The people in the front rows are usually fans. I've sat in the second row at Tenimyu, and the first rows for Bleach myu before, so I could vouch for them being just fans most of the time.. (maybe not all of the time). A lot of people arrive late because of their jobs and things that hold them up...
Pez }}morning.maple{{yuki_scorpio on 11th October 2006 06:01 (UTC)
I see... I got that impression because of the way the actors kept looking at the first row and waving at them as if they know them personally or something >_>" so, dunno. XD;
Hi-chan (火ちゃん)hinoai on 11th October 2006 06:09 (UTC)
They could have been guests, but I doubt it. A few of my friends are some of the special guests that have been invited, and there's different levels of guests it seems....... the family/friends/girlfriends/not famous guests (who incidentally have to buy their tickets) usually sit in somewhere in the back half of the auditorium, or on the second level for DL3. The actor/famous/former Tenimyu-guests (who get free tickets) always sit near/at the back of the first level. It could have been some guests in the front, but it's really unlikely I think. A lot of the time front row tickets are even on yahoo, trying to be sold for a couple thousand dollars (--;;;).

I think the people in the front just look like they're getting a lot of attention when they're not really. It probably just looks that way to us, and the actors can probably only see the first row well so that's what they'd by default wave to when the curtains are going down. ^^
Pez }}morning.maple{{yuki_scorpio on 11th October 2006 06:13 (UTC)
That does make sense... especially with the famous guests, they'd want to be as near the exit as possible. I haven't thought about that. They really probably can't see much on stage!

*woes at price of front row tickets*
Hi-chan (火ちゃん)hinoai on 11th October 2006 06:19 (UTC)
I can't remember the exact price, but I heard that way back at Side Fudomine, there were tickets for the second level selling at around $500 each. That's on the second level!! X.x It's insane!! x.x
Pez }}morning.maple{{yuki_scorpio on 11th October 2006 06:22 (UTC)
O_O........ maybe that cast was just immensely popular? I got my Rokkaku ticket on YJA for 15500 yen for the 5th row, and there was only one other bidder. The other bidder really was trying for it, too, because there were actually 2 tickets that were being sold and she wanted the pair ^^" If that wasn't the case I think I could've got it for around 10000. But I suppose because Rokkaku was a new cast, people weren't so keen to pay a lot to watch them... (and nobody knew about Atobe's shower scene back then!)
Hi-chan (火ちゃん)hinoai on 11th October 2006 06:28 (UTC)
I got some Rokkaku tickets for really cheap on yahoo (one for 4000 yen which is less than the ticket price! O.o). But I had to get some for DL3's last show for some friends, and they were around $500 apiece for the back. X.x.... it's insane! I think that it depends on a lot of things. Mainly the cast, but also for Rokkaku there were a lot more shows, so it was easier to get tickets (since there were only 5 total showings for DL3 it was really hard). Plus I guess it's luck? Gah, things just really, really suck when it comes to getting Tenimyu tickets in general. It's really hard! x.x I'm only going to go once to the next show I think, because I don't like putting up with all the hassle of getting tickets, it's way too hard. x.x
Pez }}morning.maple{{yuki_scorpio on 11th October 2006 06:34 (UTC)
$500 for the back..... that really is insane. Both the people selling it for that price, and the people willing to pay that price!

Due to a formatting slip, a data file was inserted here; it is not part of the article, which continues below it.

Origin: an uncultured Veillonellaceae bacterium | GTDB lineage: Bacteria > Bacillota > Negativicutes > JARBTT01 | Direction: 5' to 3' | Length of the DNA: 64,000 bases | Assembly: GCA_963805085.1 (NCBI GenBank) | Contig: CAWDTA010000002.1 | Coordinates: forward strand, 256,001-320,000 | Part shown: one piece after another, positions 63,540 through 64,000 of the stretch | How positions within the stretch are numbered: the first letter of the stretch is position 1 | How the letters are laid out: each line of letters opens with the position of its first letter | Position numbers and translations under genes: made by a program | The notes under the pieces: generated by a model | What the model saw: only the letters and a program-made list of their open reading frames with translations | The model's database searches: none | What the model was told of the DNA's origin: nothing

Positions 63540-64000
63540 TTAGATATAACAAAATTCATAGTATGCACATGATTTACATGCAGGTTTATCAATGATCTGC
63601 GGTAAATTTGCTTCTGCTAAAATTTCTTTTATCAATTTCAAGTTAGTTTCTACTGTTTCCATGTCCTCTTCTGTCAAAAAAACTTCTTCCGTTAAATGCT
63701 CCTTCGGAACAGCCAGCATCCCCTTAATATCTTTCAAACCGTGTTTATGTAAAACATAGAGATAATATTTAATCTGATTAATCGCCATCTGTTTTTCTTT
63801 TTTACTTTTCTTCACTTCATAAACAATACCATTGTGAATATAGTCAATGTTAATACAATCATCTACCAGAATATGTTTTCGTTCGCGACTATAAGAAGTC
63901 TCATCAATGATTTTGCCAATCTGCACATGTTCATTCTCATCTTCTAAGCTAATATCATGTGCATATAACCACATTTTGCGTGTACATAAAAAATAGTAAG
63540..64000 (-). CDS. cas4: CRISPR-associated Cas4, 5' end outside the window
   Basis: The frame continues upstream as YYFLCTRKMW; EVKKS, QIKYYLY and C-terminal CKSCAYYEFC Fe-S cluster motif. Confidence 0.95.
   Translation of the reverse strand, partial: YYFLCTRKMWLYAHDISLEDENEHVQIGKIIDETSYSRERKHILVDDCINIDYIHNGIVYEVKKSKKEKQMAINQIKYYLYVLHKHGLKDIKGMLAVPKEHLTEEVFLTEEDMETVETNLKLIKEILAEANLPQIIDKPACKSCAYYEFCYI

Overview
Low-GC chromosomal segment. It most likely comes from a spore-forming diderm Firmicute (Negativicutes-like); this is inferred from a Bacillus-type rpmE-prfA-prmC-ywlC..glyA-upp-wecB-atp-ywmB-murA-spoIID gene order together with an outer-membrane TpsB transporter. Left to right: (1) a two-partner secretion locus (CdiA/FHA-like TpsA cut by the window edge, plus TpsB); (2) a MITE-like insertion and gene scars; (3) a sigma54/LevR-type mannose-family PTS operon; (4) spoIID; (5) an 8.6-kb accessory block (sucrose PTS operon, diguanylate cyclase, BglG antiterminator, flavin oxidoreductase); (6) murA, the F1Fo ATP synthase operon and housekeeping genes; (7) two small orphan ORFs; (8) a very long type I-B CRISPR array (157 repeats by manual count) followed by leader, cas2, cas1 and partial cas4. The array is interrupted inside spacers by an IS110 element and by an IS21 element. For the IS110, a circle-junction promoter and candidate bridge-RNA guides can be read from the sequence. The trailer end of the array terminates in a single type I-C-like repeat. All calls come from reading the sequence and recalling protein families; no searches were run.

For me, I was happy to go a few times because afterall, I flew all the way to Tokyo. I didn't go just for the myu (also holiday, Glay concert and other things), but it felt a bit of a waste for me to just go once.

Hopefully the Rikkai tickets won't be too hard/expensive, as well, since they've announced a lot of shows! (if they are expensive, then I get no choice but pay that price anyway, since I've already booked my air tickets x_x)
Hi-chan (火ちゃん): Kimeru Nipples!!!hinoai on 11th October 2006 06:45 (UTC)
Good luck! ^__^ I'm sure you can find ones for a good price!! ^o^
Pez }}morning.maple{{yuki_scorpio on 11th October 2006 06:47 (UTC)
XD Hopefully! Thanks!
Williamgenkischuldich on 16th October 2006 11:42 (UTC)
Bit late in replying here... but I'm really looking forward to seeing you! Glad you got your tickets booked!
lpatobe on 11th October 2006 08:53 (UTC)
Yay for fridge.

That whole non-confrontational ethos was a right pain to deal with when I was dealing with the Oita prefectural government. I wanted them to just tell me if the answer was no! But then, I don't have any difficulty personally with quietly stepping outside and asking the management to intervene when there are noisy kids in the cinema etc.
Williamgenkischuldich on 16th October 2006 12:00 (UTC)
In England, it's different. But there's a certain clique to the traditional music scene here... I swear everyone knows everyone else.
Rae: Miyavi// Serenityguiltyschu on 11th October 2006 10:09 (UTC)
The performance sounded really interesting. It's too bad about the bratty children. What sort of parents would even bring children along to an event like that anyway? *bewildered*
Williamgenkischuldich on 16th October 2006 12:02 (UTC)
I don't know... it could be that they were related to the actors on stage. Those booths were taken by some people who had connections to the performers and got the cheap seats at a discount (er... including me and sensei!).
Mami: focus on painmami_san on 11th October 2006 12:25 (UTC)
Wow~ The performance sounds like it would have been really inredible if not for those bratty kids. I remember that non-confrontational thing making me twitch a time or two. I can never say to someone's face "You need to tell them to cut that out", but I sort of got used to relying on other people do to it before I starting chewing my own wrists open. In Japan, where no one says anything, it was a bit of a "Nooo" adjustment. ^_^;

Ehhh? You're learning shamisen? That's wicked cool. o_o I will now be your fangirl. *waves flags*

And yay for a fridge~
Williamgenkischuldich on 16th October 2006 12:09 (UTC)
I've been learning it for a little while. ^^ Also the bamboo flute. I may be in a concert next March, which I'm really looking forward to.

It's so nice to have a fridge...!
Mami: foamymami_san on 16th October 2006 12:20 (UTC)
Oh, that would be exciting! ^___^
Bamboo flutes sound *so* pretty.
*randomly crashes your concert*